IT Drops the Ball on Former Workers
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As the economy weakens, more and more companies face the risk of
mischief from once-trusted insiders, even when they're no longer inside
the organization. A survey conducted by access management firm Courion
found troubling new evidence that many companies employ inefficient
methods to shut off access rights to data, and that many also have no
clue that this is a major risk factor.
With so firms bleeding jobs, thin-staffed IT departments can hardly keep up with their workloads. That's one likely reason that many IT organizations are failing to support the business as it trims staff in other departments.
Ideally, IT should be working hand-in-hand with HR to ensure that employee access to IT accounts is terminated as soon as laid-off workers leave the building for the last time. Unfortunately, this ideal isn't being lived up to, says Brian Cleary, vice president of product and marketing for access management provider Aveksa.
"The root cause of this problem is the fact that organizations do not have good access change management processes or controls," he says.
Courion's survey shows that almost a third of companies take a week or longer to ensure that ex-employees have all of their access shut down. And just under one in ten companies report that they can never quite be certain that terminated employees no longer have access to IT systems. Even more troubling: over half of IT managers surveyed were largely unaware of employee access rights to systems.
One of the major factors leading to the lingering of open ex-employee accounts, commonly known as orphan accounts, is the lack (or misapplication) of automated deprovisioning tools. According to Courion's poll, 30 percent of organizations still deprovision accounts manually.
Even when enterprises employ automation to deprovision, the automated functions may not cover all of the applications under the organizational umbrella.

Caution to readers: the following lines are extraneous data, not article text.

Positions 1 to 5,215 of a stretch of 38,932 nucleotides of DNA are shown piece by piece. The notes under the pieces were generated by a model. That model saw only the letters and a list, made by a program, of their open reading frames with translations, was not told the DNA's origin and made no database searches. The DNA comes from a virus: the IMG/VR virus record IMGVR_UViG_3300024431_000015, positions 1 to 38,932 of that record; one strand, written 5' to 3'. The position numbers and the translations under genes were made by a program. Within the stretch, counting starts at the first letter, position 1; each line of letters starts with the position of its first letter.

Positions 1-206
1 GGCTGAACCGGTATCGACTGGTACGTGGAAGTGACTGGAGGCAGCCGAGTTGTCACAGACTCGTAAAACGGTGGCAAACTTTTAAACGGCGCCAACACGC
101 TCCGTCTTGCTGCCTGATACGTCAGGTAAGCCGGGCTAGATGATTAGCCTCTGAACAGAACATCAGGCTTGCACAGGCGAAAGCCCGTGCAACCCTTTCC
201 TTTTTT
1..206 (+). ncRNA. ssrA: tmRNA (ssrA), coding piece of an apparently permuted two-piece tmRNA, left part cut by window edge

"It's really hard to configure the connectors and configure the drivers for (these systems) and it takes a long time to do it, so IT tends to only deploy to applications that have a high degree of change and churn," Cleary says. "The user provisioning system does a great job with those, but the applications outside user provisioning don't get notified automatically."
He recalls a customer who recently conducted a manual audit to find that it was experiencing 40 percent failure rates in account termination due to this disconnect.
"The time for over-confidence has passed. It is important for IT managers to close these holes by undertaking regular audits, and ensuring that employees have access only to the information they need to do their jobs." said Stuart Hodkinson, general manager at Courion, in a statement accompanying the survey results.
The evidence is clear that those who can't or won't take Hodkinson's advice will be exploited by former employees. A survey by the Ponemon Institute conducted on behalf of Symantec earlier this year found that of 1,000 workers who had left their employer in the last year, 59 percent intentionally stole data from their organizations.
"Even if layoffs are not imminent, companies need to be more aware of who has access to sensitive business information," said Larry Ponemon, chairman of the institute, in a written statement. "Our research suggests that a great deal of data loss is preventable through the use of clear policies, better communication with employees, and adequate controls on data access."